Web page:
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The optimal degree of competition and dynamic efficiency in Japan and Korea

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Author Info

  • Amsden, Alice H.
  • Singh, Ajit

Abstract

Abstract This paper is concerned with the neglected role of competition policy in East Asian development. Michael Porter considers Japan's development to have benefitted from intense competition among firms. By contrast, Caves and Uekusa criticize MITI's role in creating recession cartels and entry barriers, which are thought to have resulted in allocative inefficiency. This paper argues that competition policy in both Japan and Korea was oriented towards creating dynamic efficiency (the highest long term productivity growth rate). It did so by measures, operating at both the industry and firm level, which sometimes restricted competition and sometimes encouraged it.

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File URL: http://www.sciencedirect.com/science/article/B6V64-45R2GBB-1R/2/51d7541f52f0e24fd3cdde8fe28ed378
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Bibliographic Info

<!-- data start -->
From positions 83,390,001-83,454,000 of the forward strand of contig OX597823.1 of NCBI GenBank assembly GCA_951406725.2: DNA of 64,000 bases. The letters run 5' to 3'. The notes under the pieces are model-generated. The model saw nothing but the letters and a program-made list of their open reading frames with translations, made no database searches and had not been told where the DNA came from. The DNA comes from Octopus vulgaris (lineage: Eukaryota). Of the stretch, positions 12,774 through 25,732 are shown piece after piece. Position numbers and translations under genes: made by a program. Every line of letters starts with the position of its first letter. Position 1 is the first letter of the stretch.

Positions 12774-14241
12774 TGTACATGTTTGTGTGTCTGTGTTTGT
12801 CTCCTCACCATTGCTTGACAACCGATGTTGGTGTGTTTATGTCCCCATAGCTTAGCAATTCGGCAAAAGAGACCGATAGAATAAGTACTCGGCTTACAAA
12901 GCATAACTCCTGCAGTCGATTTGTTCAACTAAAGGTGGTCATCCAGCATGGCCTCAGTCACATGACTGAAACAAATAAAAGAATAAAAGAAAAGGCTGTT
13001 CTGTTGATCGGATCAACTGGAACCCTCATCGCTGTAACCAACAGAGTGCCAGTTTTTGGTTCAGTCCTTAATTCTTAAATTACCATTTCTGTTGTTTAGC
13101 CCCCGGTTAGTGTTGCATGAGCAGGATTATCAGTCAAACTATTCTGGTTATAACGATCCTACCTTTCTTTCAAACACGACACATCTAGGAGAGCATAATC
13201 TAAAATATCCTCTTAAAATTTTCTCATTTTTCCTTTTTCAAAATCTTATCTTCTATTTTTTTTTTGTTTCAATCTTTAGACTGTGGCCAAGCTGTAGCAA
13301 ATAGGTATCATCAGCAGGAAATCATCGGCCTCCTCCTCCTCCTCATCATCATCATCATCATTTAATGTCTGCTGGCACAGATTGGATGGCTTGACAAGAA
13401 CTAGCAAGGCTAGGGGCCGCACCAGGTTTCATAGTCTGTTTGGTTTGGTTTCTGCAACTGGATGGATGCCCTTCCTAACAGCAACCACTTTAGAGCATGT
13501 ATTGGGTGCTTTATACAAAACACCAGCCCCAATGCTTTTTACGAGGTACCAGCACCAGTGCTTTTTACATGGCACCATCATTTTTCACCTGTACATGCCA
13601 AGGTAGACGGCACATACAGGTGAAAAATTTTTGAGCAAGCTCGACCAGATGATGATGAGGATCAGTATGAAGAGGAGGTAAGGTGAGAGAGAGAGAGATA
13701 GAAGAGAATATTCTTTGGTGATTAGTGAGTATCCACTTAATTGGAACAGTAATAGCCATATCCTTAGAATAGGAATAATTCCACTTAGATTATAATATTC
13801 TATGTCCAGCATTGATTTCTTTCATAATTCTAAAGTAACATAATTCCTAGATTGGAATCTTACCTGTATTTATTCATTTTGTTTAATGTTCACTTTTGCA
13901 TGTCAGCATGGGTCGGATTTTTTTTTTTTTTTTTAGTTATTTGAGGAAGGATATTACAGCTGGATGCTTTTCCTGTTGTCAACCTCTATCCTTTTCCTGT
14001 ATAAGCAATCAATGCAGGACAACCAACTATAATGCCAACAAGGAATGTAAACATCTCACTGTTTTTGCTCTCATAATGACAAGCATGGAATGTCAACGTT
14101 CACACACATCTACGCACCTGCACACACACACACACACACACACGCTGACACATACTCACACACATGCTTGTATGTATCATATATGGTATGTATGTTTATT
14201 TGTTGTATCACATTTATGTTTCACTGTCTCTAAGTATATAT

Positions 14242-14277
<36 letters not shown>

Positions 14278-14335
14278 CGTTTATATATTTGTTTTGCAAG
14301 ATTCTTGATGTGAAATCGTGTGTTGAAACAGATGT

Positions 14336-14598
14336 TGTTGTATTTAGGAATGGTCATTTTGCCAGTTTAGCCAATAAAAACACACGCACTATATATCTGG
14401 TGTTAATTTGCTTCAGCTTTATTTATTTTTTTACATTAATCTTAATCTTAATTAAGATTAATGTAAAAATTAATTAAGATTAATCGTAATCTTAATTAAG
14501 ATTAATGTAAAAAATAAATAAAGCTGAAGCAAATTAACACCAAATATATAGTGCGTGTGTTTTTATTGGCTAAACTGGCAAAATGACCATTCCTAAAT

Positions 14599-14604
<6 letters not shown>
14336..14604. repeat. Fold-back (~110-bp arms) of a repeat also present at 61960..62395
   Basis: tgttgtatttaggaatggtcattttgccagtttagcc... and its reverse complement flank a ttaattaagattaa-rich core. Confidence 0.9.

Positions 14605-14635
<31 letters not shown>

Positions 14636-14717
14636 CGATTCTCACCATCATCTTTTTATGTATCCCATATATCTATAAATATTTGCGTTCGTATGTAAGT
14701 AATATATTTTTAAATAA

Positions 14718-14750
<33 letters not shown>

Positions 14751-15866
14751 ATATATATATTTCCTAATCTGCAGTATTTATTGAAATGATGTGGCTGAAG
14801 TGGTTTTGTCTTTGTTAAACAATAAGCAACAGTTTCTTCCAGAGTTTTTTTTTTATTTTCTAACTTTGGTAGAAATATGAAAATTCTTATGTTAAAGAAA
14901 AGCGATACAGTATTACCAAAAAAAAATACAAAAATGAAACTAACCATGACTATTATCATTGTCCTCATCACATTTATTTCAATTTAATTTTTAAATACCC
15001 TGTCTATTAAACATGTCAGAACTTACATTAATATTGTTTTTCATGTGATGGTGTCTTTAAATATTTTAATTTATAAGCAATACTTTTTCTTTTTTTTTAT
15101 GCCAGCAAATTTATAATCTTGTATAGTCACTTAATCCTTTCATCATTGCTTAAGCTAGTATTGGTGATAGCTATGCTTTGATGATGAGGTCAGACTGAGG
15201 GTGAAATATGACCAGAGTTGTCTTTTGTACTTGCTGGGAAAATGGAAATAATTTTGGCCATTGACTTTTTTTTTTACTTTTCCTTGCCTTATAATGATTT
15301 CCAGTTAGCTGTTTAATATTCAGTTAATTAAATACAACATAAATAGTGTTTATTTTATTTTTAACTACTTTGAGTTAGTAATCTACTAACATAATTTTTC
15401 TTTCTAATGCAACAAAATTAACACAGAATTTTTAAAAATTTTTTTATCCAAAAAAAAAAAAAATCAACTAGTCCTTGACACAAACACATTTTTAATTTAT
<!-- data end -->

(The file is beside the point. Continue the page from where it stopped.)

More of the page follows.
Article provided by Elsevier in its journal European Economic Review.

Volume (Year): 38 (1994)
Issue (Month): 3-4 (April)
Pages: 941-951

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Handle: RePEc:eee:eecrev:v:38:y:1994:i:3-4:p:941-951

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Web page: http://www.elsevier.com/locate/eer

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  1. Scherer, F M, 1992. "Schumpeter and Plausible Capitalism," Journal of Economic Literature, American Economic Association, vol. 30(3), pages 1416-33, September.
  2. Telser,Lester G., 1987. "A Theory of Efficient Cooperation and Competition," Cambridge Books, Cambridge University Press, number 9780521306195, October.
  3. Singh, Ajit, 1989. "Third World Competition and De-industrialisation in Advanced Countries," Cambridge Journal of Economics, Oxford University Press, vol. 13(1), pages 103-20, March.
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